Holiday Gifts for Foodie Friends #3: Seaweed Salt


Holiday Gifts for Foodie Friends #3 Seaweed Salt

More of my experiments with finishing salts… I think I may be obsessed. Ask me if I have made any holiday cookies yet. On second thought, don’t. I was very happy with how this came out. After I did the Porcini Salt, I started thinking about other things I could rehydrate & infuse with salt. Seaweed! My weird kid likes to snack on sheets of seaweed like you would roll sushi in- anyone else have a kid who does this? I was pretty sure if I steeped them in water they would rehydrate, which they did, but I was surprised that the water didn’t turn green. Now I get why food manufacturers use artificial colors; this is seaweed, I feel like it should be green. Not green, but definitely captured the essence of the seaweed flavor.

This recipe has been approved by Finnick Odair and the folks in District 4.

Sea-Weed Infused Finishing Salt


  • 4 sheets of dried seaweed (nori)
  • 1-1/2 C Kosher salt
  • 4 C water


  1. Fold your seaweed and place it into a large (1 qt) glass measuring cup.
  2. Boil about 4 C of water (I like to use my electric kettle.)
  3. Steep seaweed sheets in water for about 30 mins.
  4. Remove the seaweed (it will look like cooked spinach at this point) and pour water into a medium saucepan.
  5. Bring to a boil, and simmer and reduce over medium-high heat. There will be about 1/4 C of concentrated seaweed-juice.
  6. When reduced, add 1 C of salt and stir until it absorbs all the liquid. If you still have puddles, you can add up to another 1 C of salt.
  7. Spread salt onto baking sheet and dry in a warm oven for about 2 hours, checking the progress & moving salt around every 30 mins or so.
  8. This salt would make a great compliment to any seafood dish; I think it would also be amazing sprinkled over popcorn.


Holiday Gifts for Foodie Friends #1: Wine Salt

Holiday Gifts for Foodie Friends #2: Porcini Mushroom Salt

Holiday Gifts for Foodie Friends #2 Porcini Mushroom Finishing Salt

I promise these won’t all be salts, but I’ve been experimenting with infusing salts with different flavors & I’m mostly pleased with the results. The wine salt posed a bit of a challenge, it didn’t dry as well as the others I have done since.

I regularly purchase dried mushrooms to use in various applications: soups, sauces, etc. They are easy to use and keep almost indefinitely since they’re dried. To use them, all you have to do is put them in hot water and soak for about 15 mins. Typically, I will save the soaking water & use it for a greater depth of mushroomy flavor, kind of a stock of sorts.

You can use any type of dried mushroom here. Porcinis, Chanterelles, and Shittakes are all available dried.

Porcini Mushroom Infused Finishing Salt


  • 1 pkg dried mushrooms
  • 1 C kosher salt
  • 4 C water


  1. Remove mushrooms from package and soak in 4C hot water (I use almost-boiling water from my electric kettle). Use a wooden spoon to push the mushroom down into the water as they float to the top. Soak for about 30 mins.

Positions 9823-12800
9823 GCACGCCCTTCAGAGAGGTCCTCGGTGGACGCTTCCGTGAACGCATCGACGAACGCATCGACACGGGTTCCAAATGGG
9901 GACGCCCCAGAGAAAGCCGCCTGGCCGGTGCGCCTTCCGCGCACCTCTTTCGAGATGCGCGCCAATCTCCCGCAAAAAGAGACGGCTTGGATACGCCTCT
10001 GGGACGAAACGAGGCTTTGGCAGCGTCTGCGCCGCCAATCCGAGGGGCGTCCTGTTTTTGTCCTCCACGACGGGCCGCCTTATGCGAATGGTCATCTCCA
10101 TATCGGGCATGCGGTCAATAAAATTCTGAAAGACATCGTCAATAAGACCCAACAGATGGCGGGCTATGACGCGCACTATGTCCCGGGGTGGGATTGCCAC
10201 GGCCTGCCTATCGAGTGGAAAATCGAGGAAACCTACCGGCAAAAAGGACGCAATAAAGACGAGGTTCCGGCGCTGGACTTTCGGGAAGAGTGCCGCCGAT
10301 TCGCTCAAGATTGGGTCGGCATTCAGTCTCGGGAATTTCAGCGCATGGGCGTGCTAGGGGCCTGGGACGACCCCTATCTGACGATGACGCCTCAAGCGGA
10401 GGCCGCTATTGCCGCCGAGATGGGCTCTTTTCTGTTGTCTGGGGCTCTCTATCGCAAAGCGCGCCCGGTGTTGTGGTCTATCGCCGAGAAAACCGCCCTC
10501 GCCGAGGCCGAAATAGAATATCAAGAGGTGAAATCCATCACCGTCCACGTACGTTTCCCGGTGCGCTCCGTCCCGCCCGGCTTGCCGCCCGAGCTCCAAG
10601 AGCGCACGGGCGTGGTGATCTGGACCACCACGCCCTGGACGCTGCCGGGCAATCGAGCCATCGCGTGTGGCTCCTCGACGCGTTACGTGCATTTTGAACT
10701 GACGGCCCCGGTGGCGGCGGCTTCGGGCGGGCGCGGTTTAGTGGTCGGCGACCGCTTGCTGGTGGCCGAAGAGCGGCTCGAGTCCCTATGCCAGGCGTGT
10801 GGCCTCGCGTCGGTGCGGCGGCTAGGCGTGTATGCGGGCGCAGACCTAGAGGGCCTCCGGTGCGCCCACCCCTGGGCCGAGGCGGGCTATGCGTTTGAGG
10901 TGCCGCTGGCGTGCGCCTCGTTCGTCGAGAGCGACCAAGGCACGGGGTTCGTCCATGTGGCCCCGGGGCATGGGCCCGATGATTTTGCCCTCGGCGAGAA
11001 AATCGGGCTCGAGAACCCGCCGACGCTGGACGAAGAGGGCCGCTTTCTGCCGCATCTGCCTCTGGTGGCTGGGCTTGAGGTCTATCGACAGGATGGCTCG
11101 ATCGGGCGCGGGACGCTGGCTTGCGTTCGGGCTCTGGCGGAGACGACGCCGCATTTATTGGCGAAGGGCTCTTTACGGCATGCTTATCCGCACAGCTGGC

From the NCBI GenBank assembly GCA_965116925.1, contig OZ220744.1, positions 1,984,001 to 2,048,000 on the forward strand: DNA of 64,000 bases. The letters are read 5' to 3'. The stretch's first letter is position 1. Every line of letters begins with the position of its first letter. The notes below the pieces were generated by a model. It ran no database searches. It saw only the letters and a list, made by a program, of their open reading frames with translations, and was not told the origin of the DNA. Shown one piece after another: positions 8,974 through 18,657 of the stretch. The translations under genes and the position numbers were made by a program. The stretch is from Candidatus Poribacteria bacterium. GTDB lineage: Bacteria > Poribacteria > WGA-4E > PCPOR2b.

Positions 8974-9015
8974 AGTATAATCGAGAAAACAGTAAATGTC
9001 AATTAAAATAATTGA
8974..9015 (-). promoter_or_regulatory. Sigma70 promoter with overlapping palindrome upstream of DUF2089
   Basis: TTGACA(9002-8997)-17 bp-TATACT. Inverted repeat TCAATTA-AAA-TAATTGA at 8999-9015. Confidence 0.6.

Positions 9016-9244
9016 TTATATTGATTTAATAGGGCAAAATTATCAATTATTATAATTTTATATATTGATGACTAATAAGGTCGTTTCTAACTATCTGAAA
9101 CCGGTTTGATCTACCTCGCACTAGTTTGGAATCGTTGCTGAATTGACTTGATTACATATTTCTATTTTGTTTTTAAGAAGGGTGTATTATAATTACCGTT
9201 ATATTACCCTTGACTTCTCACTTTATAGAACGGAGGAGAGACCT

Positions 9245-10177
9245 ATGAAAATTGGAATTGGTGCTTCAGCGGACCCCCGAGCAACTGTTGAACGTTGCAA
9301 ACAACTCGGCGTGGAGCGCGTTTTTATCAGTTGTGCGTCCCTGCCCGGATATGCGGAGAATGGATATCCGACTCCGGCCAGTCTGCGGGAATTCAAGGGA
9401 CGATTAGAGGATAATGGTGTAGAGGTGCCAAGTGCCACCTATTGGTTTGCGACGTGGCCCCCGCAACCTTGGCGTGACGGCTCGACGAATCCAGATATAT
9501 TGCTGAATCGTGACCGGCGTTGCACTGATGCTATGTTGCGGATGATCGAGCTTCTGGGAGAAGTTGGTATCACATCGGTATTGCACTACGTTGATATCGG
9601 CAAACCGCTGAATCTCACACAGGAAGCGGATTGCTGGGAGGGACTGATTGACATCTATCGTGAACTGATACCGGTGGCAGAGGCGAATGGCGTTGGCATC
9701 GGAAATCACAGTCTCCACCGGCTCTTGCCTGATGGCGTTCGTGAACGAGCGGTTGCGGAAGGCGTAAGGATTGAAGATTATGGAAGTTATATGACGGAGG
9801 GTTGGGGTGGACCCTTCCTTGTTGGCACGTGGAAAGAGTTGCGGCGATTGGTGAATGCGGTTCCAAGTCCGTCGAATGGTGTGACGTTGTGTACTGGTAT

2. Using a slotted spoon, remove the mushrooms from the water & set aside.
  3. Pour the mushroom water into a small saucepan.
  4. Bring to a boil & reduce heat to medium-high.
  5. Summer mushroom water at medium-high heat for about 45 mins. Liquid will reduce to around 1/4 C.
  6. Remove from heat & stir in salt. If there is still liquid that has not been absorbed by the salt, add more salt. You may need 1 1/2-2C.
  7. When liquid has been absorbed by the salt spread salt mixture on a baking sheet in a single layer.
  8. Place in a warm oven for about 2 hrs or until dry, moving the salt around occasionally for even drying.
  9. Place finished salt in an airtight container & use within 6 months.


Holiday Gifts for Foodie Friends #1: Wine Salt

Holiday Gifts for Foodie Friends: #1 Wine Salt

What can you do with leftover wine? Leftover wine? What’s that? I kid, I kid… if you’ve got some leftover red wine hanging around there’s a few things you can do with it, but since it’s the most wonderful time of the year, I would suggest making a red wine finishing salt.

Disclaimer: Please, never, ever cook with a wine you wouldn’t drink. When you cook with wine, the flavors get concentrated, that’s the reason you’re cooking with wine in the first place, so bad flavors will definitely not get any better…

This is a finishing salt, it has big flavor, and a little bit goes a long way. Your friends can think of you all year long as they sprinkle salt on their steaks and roasts…

DIY Red Wine Finishing Salt


  • 1 bottle (750ml) red wine (I used a Shiraz for a deeper flavor)
  • about 2 C Kosher salt


  1. Pour entire bottle of wine into a medium saucepan. I used 2/3 of one bottle, and 1/3 of another. Both were leftover from my wine club.
  2. Bring wine to a boil over high heat, reduce to medium-high & simmer for about 45 mins. After the first half-hour the wine will reduce by half, watch carefully for the last 10-15 mins as the wine thickens to a syrup.
  3. Pour 1C of salt into the pot. Stir salt until it absorbs the wine-syrup. If there’s still excess wine in the pot, add another 1 C of salt.
  4. Spread the wine salt onto a plate or sheet pan & allow to air dry, tossing occasionally to expedite drying. This may take several hours to a day. I ended up putting it in a warm oven for several hours to speed things along. 
  5. Store in a covered jar, use within 1 year.

For more ideas on adding wine to your recipes, check out my Pinterest board Cooking with Wine.

Foodie Field Trip: Shatto Milk Company